Results: Post hoc analysis of simple effects provided evidence that (a) the frenotomy group had higher survey scores than the control group before intervention and (b) the frenotomy-group survey scores decreased after the intervention. No significant score differences were observed between the frenotomy and control groups after the intervention, and the control group scores did not show a statistically significant decrease over time.
Conclusions: The study provides preliminary evidence for the effectiveness of lingual frenotomy for reducing breastfeeding symptoms associated with ankyloglossia. Furthermore, the study suggests that the use of surveys, such as the one in this study, may help with assessment for ankyloglossia.
Research data acquired from six up-to-date references on the effects of contraception methods and breastfeeding. Areas of interest are advantages, disadvantages, and effects on breastfeeding. There are no clear findings from these articles; the research studies have small parameters. However, they do provide needed education for our mothers in acquiring which contraception method fits their lifestyle and breastfeeding goal.
- Go to article: Raynaud’s Phenomenon, Candidiasis, and Nipple Pain Strategies for Differential Diagnosis and Care
Breastfeeding pain is the second most common reason women stop breastfeeding (Strong, 2011); therefore it should be recognized early and treated promptly. Often pain from primary Raynaud’s Phenomenon of the Nipple (RP-n) imitates Candidiasis, misleading providers who prescribe antifungal medications. Unfortunately, the correct diagnosis comes after multiple doses of medication and no improvement in breastfeeding pain. Antifungals can further complicate diagnosis because they can cause nipple vasospasm as a side-effect of treatment (Bonyata, 2011). This article presents a case study of RP-n mistaken for Candidiasis. Evidenced-based treatment strategies, education, and close follow-up are minimum standards of care for women with breastfeeding pain. Fragmented healthcare systems can interfere with coordinated, evidence-based care. Raynaud’s and Candidiasis can present in very similar manners resulting in a clinical dilemma for providers. However, excellent systematic clinical assessment focusing on the characteristics of the pain can help to differentiate between the two conditions. An algorithm to assist providers in differentiating between the two has been developed.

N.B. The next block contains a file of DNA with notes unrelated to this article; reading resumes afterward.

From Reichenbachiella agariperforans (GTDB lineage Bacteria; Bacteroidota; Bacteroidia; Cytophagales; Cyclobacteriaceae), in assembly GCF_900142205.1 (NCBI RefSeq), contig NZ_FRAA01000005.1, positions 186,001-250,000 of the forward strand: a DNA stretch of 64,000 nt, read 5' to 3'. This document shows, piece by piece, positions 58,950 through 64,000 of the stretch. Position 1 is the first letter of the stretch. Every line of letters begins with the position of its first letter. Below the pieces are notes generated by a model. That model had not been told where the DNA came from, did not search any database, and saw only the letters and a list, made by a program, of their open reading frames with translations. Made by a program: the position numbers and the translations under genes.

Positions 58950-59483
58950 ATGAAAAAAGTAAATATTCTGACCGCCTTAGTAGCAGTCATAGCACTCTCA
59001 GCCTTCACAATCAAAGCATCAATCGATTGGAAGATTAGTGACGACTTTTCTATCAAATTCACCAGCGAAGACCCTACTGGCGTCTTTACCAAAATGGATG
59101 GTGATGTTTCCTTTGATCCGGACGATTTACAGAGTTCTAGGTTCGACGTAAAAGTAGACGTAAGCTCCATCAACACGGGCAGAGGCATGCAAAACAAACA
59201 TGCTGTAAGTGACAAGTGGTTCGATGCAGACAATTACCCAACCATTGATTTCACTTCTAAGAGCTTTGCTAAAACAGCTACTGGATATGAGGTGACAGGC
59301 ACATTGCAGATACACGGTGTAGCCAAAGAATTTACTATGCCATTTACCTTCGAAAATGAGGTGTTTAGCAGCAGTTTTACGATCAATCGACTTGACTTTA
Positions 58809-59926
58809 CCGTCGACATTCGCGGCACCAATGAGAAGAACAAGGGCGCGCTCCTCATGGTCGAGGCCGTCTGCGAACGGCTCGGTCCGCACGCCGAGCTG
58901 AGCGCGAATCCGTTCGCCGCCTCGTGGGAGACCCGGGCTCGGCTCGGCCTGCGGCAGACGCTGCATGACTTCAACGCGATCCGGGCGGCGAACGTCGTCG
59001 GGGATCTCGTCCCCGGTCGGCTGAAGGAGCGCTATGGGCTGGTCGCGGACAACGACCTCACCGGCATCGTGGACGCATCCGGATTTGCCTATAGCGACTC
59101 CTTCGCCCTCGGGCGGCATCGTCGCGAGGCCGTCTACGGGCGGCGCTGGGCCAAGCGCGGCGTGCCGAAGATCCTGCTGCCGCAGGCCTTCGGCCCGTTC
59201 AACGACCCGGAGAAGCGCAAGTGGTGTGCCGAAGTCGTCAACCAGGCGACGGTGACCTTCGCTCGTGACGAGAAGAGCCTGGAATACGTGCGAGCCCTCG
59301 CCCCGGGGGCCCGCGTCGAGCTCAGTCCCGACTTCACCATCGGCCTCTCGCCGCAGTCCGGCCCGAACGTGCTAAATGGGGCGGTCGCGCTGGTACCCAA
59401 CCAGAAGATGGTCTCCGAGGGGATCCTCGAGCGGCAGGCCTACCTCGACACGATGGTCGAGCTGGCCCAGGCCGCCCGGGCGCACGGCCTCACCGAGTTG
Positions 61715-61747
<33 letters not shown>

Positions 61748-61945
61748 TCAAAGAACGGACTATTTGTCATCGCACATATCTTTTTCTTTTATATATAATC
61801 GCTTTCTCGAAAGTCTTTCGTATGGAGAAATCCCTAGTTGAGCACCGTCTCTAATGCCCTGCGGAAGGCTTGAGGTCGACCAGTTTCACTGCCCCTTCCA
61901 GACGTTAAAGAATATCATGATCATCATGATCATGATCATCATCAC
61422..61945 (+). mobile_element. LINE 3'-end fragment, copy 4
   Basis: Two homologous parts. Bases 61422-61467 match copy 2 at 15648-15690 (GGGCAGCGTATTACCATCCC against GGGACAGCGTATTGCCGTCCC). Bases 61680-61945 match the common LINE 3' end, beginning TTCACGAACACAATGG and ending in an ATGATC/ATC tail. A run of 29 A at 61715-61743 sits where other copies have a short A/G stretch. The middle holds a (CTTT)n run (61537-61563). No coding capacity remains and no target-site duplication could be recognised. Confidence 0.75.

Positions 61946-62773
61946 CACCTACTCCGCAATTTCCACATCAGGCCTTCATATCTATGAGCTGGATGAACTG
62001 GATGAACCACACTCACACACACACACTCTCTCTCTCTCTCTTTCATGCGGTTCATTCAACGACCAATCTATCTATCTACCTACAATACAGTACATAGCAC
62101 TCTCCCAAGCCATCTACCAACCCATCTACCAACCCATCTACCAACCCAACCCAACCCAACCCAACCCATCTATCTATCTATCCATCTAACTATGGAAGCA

Lactation consultants understand the mechanisms and research supporting breastfeeding's positive impact on infant mortality reduction, including lifelong health outcomes and associated cost savings. Lactation services can enhance the success of programs intended to improve infant mortality rates, health outcomes, and cost effectiveness.
As leaders serving the Ohio Lactation Consultant Association (OLCA), we pursued engagement with Ohio Department of Medicaid policy chiefs to ensure incorporation of these facts as programs are created to improve health and optimize allocation of Medicaid resources.
After a productive meeting, we specifically proposed that professional lactation services be standard care and fully integrated across the healthcare continuum regardless of setting and ability to pay.